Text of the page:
Having heard the testimony and considered all the evi
 
            dence, the deputy industrial commissioner finds as follows:
 
            
 
                 A credibility finding is necessary to this decision as 
 
            defendant places claimant's credibility at issue during 
 
            cross-examination as to the nature and extent of the dis
 
            ability.  From her demeanor while testifying, claimant is 
 
            found credible.
 
            
 
                 Claimant has worked for Sheller since April of 1984 and 
 
            continues to do so at the present time.  Claimant's health 
 
            prior to her employment at Sheller and her work injury 
 
            herein was good and she had no prior low back problems.  
 
            Claimant's highest paying job before her injury was making 
 
            "inserts."  Prior to the work injury in this case, claimant 
 
            was demoted in a plant reduction to the mold room and it was 
 
            while performing mold room duties that she suffered the 
 
            injury herein.
 
            
 
                 On October 4, 1988, claimant injured her low back by 
 
            rupturing a disc at the L4-5 level of her spine while push
 
            ing a mold form across a cement floor.  Claimant's condition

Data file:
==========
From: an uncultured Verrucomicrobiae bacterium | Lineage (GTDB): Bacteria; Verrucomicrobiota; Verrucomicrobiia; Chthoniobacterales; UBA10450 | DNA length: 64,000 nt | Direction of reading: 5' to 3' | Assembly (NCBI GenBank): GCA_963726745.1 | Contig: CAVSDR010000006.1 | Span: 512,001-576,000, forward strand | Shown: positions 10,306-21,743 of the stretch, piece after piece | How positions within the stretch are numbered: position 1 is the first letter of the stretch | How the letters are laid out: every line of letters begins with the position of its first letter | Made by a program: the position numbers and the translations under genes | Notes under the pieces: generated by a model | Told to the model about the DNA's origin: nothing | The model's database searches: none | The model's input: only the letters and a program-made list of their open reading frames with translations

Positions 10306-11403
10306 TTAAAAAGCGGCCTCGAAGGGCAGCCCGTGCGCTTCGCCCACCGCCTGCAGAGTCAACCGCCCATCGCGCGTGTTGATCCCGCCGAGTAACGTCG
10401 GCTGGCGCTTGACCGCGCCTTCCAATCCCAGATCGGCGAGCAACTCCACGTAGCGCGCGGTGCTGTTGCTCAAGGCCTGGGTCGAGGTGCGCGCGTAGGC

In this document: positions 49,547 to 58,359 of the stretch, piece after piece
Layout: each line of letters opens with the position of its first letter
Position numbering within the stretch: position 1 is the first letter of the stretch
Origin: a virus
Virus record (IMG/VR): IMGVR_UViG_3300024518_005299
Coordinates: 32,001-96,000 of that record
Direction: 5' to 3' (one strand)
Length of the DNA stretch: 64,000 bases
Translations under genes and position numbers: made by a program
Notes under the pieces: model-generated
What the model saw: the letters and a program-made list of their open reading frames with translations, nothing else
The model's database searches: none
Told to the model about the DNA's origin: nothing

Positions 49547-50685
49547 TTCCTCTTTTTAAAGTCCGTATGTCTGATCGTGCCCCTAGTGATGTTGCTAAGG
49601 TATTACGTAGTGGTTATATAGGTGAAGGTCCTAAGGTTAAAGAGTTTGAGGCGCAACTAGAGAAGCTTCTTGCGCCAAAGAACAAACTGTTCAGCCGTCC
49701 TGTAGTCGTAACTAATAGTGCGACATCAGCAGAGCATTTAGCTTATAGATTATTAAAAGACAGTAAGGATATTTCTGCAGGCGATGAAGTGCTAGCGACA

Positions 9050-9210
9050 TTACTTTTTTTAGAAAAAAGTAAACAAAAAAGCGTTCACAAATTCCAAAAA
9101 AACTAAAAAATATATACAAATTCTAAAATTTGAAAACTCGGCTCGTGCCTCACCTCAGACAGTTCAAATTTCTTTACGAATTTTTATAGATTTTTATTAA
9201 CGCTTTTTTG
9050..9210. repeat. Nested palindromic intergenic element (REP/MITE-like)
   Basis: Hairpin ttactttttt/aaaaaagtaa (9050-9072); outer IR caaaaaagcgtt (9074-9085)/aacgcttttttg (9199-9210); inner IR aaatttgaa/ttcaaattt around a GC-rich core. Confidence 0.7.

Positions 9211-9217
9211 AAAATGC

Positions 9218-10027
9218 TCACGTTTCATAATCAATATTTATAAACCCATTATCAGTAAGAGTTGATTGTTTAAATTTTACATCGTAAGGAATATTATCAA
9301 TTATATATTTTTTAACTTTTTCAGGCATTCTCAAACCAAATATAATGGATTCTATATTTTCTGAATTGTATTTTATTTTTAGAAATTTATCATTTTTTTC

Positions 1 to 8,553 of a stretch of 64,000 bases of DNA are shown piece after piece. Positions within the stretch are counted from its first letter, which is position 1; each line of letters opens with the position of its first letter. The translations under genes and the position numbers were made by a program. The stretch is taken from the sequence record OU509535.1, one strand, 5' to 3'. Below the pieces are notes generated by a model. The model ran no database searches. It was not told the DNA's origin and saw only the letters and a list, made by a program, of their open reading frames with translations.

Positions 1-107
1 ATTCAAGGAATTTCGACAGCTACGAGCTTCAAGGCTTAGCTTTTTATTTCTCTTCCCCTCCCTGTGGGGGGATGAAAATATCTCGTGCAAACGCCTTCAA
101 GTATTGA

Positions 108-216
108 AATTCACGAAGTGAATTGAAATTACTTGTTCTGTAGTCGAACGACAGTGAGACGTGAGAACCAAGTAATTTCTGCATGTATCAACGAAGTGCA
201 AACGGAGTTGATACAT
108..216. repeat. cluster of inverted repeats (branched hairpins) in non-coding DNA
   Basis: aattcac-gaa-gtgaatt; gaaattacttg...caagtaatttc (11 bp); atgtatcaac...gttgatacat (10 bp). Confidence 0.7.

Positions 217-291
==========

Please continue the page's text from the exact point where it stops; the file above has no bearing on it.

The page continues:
was rather quickly diagnosed as a ruptured disc and she 
 
            underwent surgery to correct the problem on October 17, 
 
            1988, by Robert Mirbegian, M.D., claimant's primary treating 
 
            orthopedic surgeon.  Claimant required several months to 
 
            recover from the surgery.  Claimant was first released to 
 
            light duty in February 1989, but a job was not found to 
 
            accommodate her restrictions and she did not actually return 
 
            until April 14, 1989.  Dr. Mirbegian initially recommended a 
 
            temporary restriction that she should have a job that would 
 
            allow her to change positions every couple of hours.
 
            
 
                 Claimant did not return to the mold room in April 1989.  
 
            She returned to work to a different job called "trimming 
 
            plugs."  This job is light duty and allows claimant to 
 
            either sit or stand.  Claimant continues to perform this job 
 
            at the present time.  Claimant did not suffer a loss of 
 
            earnings from moving from the mold job to her current job.  
 
            No evidence was offered as to what the job of making inserts 
 
            pays at the current time.
 
            
 
                 As a result of the work injury of October 4, 1988,